Getting the Maximum Price When Selling a Business
Every business owner wants to get the maximum price when selling a business. Additionally, the steps to sell a business are many and complicated but when a business owner decides they want to sell, the starting point is a business valuation.
Part of the purpose of the valuation is to normalize the performance of the business over the last three or four years so potential buyers can see trends and decide this is a business of interest to them. My personal process is also to approach third party lenders who typically approve SBA loans to get their take that this is a business they would have an interest in approving an SBA loan.
To put the valuation together the necessary documents are the tax returns for the last 3 or 4 years, a current profit and loss statement and current Balance Sheet.
I recently asked a CPA and a Certified Appraiser why tax returns were the main documents used to determine the value of a business. The two reasons I was given are that tax returns are documents the business owner submits to the IRS; which is a Federal government agency. As a result, by law a third party lender can request a copy of the document from the IRS as long as they have the permission of the business owner. This therefore provides the lender with some protection that the document they are using to assess the performance of the business is true and correct. The second reason for using the tax returns is that the business owner signs it. Right above where it is signed, there is a clause that comes with an acknowledgment that starts with “Under penalties of perjury…” It is therefore expected the signor or business owner is aware of the accuracy of the tax return as they have no legal defense that they didn’t realize the tax return was not accurate.
The fact that tax returns are the basis of a business valuation is real important to the seller. At the end of the day, the purpose of the tax return is to report the annual sales and expenses to the IRS and obviously pay as little tax as possible. When a business owner wants to sell their business, their goal is the exact opposite, that is, get the highest valuation possible and therefore the highest price from selling their business.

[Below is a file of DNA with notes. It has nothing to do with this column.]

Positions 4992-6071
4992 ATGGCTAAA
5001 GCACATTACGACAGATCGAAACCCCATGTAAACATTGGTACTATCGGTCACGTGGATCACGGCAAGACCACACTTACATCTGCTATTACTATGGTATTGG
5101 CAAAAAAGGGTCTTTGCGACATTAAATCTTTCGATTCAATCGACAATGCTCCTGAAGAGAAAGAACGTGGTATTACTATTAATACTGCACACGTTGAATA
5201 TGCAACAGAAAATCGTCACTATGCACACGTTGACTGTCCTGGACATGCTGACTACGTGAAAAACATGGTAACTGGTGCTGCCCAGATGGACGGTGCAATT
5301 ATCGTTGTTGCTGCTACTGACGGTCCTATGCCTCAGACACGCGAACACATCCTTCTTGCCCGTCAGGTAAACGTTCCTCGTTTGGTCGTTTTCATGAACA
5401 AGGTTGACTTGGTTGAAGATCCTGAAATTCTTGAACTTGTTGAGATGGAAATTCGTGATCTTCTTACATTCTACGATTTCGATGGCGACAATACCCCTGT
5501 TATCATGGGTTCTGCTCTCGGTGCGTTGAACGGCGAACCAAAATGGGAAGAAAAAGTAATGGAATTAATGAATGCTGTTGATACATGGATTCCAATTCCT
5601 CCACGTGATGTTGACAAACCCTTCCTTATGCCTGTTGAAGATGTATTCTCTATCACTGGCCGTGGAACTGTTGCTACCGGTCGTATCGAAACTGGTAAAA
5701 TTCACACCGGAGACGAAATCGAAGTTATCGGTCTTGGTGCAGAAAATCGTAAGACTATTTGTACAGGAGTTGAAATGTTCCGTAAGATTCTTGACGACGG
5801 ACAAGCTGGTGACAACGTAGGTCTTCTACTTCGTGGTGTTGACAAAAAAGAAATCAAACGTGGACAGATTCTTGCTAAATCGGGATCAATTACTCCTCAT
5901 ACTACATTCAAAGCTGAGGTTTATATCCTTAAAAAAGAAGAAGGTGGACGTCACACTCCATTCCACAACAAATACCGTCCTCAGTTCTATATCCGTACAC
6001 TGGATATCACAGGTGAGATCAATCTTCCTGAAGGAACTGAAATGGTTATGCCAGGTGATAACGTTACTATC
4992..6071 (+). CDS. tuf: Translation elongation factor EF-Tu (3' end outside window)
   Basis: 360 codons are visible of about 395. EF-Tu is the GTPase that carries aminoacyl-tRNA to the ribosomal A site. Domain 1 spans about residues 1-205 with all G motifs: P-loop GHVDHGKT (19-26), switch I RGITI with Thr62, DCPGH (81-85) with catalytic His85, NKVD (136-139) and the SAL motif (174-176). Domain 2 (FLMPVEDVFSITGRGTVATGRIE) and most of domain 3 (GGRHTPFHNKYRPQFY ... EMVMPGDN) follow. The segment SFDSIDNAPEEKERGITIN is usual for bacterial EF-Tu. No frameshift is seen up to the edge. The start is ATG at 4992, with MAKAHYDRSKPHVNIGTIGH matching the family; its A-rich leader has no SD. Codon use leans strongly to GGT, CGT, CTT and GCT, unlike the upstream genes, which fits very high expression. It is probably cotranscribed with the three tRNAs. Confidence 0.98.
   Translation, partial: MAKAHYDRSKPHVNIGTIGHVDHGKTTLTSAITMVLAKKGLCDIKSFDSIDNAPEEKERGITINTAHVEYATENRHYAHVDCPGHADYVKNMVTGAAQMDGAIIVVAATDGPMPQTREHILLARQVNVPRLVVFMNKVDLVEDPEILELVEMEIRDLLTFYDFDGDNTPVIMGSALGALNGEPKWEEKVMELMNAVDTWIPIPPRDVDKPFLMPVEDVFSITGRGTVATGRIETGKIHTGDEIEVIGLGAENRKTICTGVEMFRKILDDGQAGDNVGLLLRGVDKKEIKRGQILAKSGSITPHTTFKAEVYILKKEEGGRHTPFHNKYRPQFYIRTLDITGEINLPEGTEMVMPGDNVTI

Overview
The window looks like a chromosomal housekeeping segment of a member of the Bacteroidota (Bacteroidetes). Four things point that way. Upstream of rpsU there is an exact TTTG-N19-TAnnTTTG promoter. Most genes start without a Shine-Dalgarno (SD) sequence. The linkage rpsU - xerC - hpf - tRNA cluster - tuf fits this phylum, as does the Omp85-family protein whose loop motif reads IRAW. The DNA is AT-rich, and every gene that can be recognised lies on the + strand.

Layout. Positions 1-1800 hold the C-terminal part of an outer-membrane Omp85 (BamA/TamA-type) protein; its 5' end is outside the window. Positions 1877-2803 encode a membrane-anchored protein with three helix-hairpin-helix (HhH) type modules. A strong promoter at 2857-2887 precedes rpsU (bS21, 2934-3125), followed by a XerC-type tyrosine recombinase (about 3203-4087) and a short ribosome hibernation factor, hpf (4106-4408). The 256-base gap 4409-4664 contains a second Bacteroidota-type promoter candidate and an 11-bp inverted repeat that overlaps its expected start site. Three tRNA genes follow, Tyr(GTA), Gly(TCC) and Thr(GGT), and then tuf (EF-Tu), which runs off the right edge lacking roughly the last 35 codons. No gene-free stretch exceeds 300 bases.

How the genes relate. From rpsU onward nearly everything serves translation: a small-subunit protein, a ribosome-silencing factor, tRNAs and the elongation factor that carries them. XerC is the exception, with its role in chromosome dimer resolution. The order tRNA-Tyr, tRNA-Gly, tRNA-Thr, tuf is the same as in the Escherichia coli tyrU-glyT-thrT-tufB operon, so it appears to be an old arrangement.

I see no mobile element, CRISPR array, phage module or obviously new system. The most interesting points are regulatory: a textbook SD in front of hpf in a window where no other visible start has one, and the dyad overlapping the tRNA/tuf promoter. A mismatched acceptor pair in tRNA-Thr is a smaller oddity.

With this in mind, a qualified business appraiser as part of their valuation process will normalize the performance of the business by recasting the financial statements.
Recasting simply means obtaining the SDE or Sellers Discretionary Earnings of the business by adjusting certain items to reflect reality. These items include:
- Owner salaries including payments to family members.
- Any nonrecurring expenses.
- Interest payments.
- Depreciation expenses.
- Rent expense.
- Owner discretionary expenses including owner bonuses and pensions.
- Any known increases in fixed expenses.
The recasting process arrives at a much better representation of the business and actually helps the buyer if they choose to get third party finance.
It is also proper to recast the balance sheet. The balance sheet shown on a tax return is generally not even close to accurate. For example, a balance sheet on a tax return shows the depreciation value of fixtures, furniture and equipment as well as buildings if the seller owns the building. Another figure that is generally way wrong is inventory as few owners have the time or inclination to get it accurate.
If you are thinking of selling your business and it’s in the next few years, start making an Excel file spreadsheet with any one off expenses you may incur as these are legitimate add backs that need to be taken into account when valuing or selling your business.
Privately held businesses have a unique position in the business world. The only time a business owner really has any interest to know the true value of their business is when they plan to sell. Otherwise, nobody needs to know and there are too many other things to do with your time when you own a business.
Are you thinking about selling your business? Would you like to know the value of your business? If you would like more information please visit my website Business valuation.
For more immediate help you are welcome to send an email to Andrew Rogerson or give me a call on 916 570-2674.